(part II of a previous post which SQLBlog.com wouldn't let me post as a single post for whatever reason)..

As for your last question about storage on demand & automatic tiering, first - these are phenomenon's that mainly apply to the super expensive SAN's which you seem to work with. They are so expensive, storage needs to be provisioned only on demand & tiered so that investments can be recovered on equipment only as it ages.

With dedicated storage, it's usually feasible to invest in sufficient storage for the life expectancy of the system & it is also usually expandable sufficiently when needed. Individual PCIE ioDrives are currently available in 5TB format & capacity is growing regularly. It is feasible to have many of these in a single machine so internal expansion is a definite reality. Tiering isn't so crucial as it is with SANs as there's not such as huge requirement to recover capital investment in the equipment (as it's so much cheaper).

February 22, 2012 2:20 AM
 

Ewan said:

Hi Greg

Well, if you don't like SANs, why don't you just say so!

It's all very well calling 'Enterprise' practices 'elitist', but you know what, that's the actual world that lots of DBAs in big organisations live in. 'Enterprise' exists as real stuff in the real world. Once you reach a certain scale your technology options change.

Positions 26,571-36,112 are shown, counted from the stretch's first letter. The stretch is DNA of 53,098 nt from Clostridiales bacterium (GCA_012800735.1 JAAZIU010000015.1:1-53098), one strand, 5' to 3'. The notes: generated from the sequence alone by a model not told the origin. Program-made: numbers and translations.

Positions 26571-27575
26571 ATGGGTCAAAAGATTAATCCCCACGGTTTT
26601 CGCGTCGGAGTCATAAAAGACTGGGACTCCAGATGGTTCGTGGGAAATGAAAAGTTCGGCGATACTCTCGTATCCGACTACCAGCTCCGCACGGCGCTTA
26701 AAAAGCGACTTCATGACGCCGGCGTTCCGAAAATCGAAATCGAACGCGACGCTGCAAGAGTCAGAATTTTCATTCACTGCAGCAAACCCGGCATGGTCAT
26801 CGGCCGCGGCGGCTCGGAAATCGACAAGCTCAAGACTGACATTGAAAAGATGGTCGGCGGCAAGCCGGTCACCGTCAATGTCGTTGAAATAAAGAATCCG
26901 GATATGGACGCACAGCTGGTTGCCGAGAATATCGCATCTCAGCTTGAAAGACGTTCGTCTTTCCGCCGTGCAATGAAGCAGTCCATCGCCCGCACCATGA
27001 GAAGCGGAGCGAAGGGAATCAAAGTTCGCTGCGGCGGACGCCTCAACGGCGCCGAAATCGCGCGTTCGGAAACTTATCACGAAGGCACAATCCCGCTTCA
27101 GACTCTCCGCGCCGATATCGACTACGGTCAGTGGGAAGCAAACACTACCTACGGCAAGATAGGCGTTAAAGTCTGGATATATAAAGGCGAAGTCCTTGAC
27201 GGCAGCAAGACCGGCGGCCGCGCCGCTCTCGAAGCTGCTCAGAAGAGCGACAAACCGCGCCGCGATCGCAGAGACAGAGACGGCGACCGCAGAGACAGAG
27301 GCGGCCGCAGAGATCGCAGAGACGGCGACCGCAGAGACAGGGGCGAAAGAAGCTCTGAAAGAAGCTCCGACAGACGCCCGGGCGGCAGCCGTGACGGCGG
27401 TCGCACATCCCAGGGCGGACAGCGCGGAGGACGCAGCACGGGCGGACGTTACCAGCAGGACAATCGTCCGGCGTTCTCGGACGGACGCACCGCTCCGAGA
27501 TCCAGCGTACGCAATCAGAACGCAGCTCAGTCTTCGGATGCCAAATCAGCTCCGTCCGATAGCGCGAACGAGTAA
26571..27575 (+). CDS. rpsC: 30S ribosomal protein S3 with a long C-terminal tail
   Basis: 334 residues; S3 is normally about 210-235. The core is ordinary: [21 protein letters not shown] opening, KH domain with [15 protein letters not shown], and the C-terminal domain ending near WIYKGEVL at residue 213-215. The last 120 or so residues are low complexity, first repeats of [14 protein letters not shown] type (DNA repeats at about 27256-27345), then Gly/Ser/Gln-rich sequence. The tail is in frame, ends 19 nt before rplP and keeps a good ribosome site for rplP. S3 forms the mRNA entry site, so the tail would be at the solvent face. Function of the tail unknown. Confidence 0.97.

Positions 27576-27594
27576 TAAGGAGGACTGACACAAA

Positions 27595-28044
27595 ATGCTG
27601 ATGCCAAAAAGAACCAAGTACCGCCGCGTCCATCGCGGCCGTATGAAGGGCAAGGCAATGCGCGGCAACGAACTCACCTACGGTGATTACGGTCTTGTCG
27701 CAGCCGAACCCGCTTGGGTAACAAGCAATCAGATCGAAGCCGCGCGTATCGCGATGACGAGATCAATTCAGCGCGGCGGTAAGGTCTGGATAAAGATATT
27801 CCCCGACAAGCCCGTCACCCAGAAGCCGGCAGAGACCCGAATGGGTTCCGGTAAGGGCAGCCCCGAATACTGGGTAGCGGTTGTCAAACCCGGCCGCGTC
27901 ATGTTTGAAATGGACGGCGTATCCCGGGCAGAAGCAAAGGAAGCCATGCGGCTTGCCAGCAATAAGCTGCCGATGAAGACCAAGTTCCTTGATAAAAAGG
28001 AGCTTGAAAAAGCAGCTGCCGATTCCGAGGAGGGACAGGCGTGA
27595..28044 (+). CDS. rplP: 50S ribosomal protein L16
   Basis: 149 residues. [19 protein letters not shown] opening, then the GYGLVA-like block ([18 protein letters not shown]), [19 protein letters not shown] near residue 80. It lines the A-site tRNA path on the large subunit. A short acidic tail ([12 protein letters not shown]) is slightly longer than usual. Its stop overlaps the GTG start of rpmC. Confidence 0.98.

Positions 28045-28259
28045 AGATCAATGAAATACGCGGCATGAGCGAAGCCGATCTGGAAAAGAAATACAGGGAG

Yes, I'd love to throw FusionIO into everything, but I am forbidden to use local storage. End of story. It's all SAN. And that's a decision taken way over my head and is justified on the basis of management of storage infrastructure in general, not database storage in particular. If I can *prove* that the SAN cannot provide the IOPS for a specific database then I might have a chance of having a niche exception case. But actually, for practically all of my systems, the SAN is absolutely fine. And while we're at it, Virtualisation is perfectly adequate for the most part too.

I actually have some sympathy with your position. SANs are expensive and slow. Although to be fair, they are generally reliable and our SAN team doesn't randomly fail my systems - which seems to be your experience.